Julie Amacher, Classical MPR
Jeremy Denk & the Saint Paul Chamber Orchestra — Mozart Piano Concertos (Nonesuch)
Pianist Jeremy Denk has finally had the space and time to finish his forthcoming memoir Every Good Boy Does Fine, which will resonate with you if you took piano lessons as a kid. It releases this February, and its timing coincides beautifully with his new album featuring the Saint Paul Chamber Orchestra, Mozart Piano Concertos.
How has Mozart shaped you?
“Actually, both the first and the last chapters of my book are about Mozart. The first chapter is about me listening to the piece Sinfonia Concerto. When I was 12, that piece rocked my world. At the end of the book, I'm recovering from personal loss and burnout. I'm also about to record an album of Mozart concertos with the SPCO.”
Can you talk about Mozart’s Piano Concerto No. 25 and how it is different from his other piano concertos?
“It’s a piece that starts very clearly with a blaze of light that’s in a major key. You don't think it's going to be this sunny, grand, triumphant piece, but within 20 seconds it switches to a tragic opera of utter uncertainty in the terrifying key of C minor. All through the first tutti-section and orchestral passage you feel the music keeps switching at unpredictable intervals between these two perspectives.”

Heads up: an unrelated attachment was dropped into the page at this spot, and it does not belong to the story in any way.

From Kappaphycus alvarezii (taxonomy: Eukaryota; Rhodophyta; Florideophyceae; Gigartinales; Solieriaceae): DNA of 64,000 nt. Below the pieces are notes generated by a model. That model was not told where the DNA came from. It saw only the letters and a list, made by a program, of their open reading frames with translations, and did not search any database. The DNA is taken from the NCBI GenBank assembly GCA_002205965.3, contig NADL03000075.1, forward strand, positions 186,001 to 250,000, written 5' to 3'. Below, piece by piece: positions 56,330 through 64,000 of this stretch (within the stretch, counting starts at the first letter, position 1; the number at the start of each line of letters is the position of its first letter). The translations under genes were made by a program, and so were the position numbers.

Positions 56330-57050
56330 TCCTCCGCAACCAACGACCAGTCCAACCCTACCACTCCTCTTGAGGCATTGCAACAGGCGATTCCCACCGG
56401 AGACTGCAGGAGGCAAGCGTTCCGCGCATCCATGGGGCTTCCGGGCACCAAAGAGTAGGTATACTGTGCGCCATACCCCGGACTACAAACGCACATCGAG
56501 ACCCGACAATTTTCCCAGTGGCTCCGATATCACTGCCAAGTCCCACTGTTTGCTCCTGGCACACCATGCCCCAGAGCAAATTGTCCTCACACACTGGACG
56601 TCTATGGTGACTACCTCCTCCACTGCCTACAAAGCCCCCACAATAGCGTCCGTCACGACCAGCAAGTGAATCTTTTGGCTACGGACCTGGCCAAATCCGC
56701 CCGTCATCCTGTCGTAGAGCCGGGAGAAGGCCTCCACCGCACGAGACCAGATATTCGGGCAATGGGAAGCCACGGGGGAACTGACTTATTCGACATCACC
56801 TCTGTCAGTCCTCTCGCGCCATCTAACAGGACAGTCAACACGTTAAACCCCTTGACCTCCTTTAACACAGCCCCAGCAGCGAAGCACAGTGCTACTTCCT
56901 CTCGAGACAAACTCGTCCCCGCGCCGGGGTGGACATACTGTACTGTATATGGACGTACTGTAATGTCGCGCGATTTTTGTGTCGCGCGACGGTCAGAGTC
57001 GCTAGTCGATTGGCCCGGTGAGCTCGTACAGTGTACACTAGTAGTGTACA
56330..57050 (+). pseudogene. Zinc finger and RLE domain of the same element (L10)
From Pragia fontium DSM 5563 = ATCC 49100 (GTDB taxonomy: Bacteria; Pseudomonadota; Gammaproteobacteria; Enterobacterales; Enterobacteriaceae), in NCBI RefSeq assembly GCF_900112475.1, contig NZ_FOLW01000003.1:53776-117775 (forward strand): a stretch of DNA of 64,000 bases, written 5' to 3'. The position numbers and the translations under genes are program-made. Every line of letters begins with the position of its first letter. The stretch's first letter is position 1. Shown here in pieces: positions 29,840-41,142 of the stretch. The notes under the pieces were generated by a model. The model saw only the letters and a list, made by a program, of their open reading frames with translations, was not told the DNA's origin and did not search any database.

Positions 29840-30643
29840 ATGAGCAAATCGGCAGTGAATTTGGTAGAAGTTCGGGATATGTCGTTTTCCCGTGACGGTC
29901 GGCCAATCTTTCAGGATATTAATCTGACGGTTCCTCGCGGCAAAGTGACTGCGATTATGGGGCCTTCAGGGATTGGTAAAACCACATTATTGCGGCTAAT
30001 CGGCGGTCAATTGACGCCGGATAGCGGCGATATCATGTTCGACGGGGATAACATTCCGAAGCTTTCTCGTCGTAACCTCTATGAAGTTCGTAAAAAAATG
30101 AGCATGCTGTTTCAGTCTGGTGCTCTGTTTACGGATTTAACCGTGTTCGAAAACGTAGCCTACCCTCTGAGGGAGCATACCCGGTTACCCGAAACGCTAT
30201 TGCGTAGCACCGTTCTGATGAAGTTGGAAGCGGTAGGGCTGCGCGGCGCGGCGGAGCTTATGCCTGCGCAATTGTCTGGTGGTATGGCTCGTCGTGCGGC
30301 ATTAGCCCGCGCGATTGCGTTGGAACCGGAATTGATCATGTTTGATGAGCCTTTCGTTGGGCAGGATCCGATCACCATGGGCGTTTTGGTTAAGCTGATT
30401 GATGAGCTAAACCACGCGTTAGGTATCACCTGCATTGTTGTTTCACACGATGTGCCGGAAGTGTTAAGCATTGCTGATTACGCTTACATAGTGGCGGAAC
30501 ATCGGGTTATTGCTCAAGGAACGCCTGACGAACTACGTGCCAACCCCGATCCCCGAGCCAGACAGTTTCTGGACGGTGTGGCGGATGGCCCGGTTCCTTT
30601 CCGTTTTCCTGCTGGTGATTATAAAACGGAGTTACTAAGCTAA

What do you look forward to when you're playing this concerto?
“My favorite moment is in the last movement. In the middle, you have this love sextet between the piano and the woodwinds. We work really hard on that section between the orchestra and the winds. They become opera characters in their own right.
“It is an innocent song at first, but it takes on this intensity, while it loops where you never would expect. It then takes on an unbelievable tragic tone that turns back into light, while it expands in an ecstatic way. It all dissolves back to the theme. That transition is one of the greatest passages of all time.”
Why do you think the Piano Concerto in D Minor is more popular?
“The first and last movements are the most vivid and shockingly iconic music that Mozart ever wrote. It's the most romantic work that Mozart composed. It’s not in the classical style, but you hear the romantic era waiting to explode out.
“The most striking passages in this piece come in the beginning of the last scene where the piano plays the theme and the orchestra starts up after. Usually in Mozart concertos they just repeat the theme that the piano played. But in this case, the orchestra begins to develop and alter the material in a way that is unrecognizable.
“It becomes possessed by the spirit of modulation and the idea leaps all over the orchestra. That passage has an incredible quality to it.”
To hear the rest of my conversation, download the extended podcast on Apple Podcasts or wherever you get your podcasts.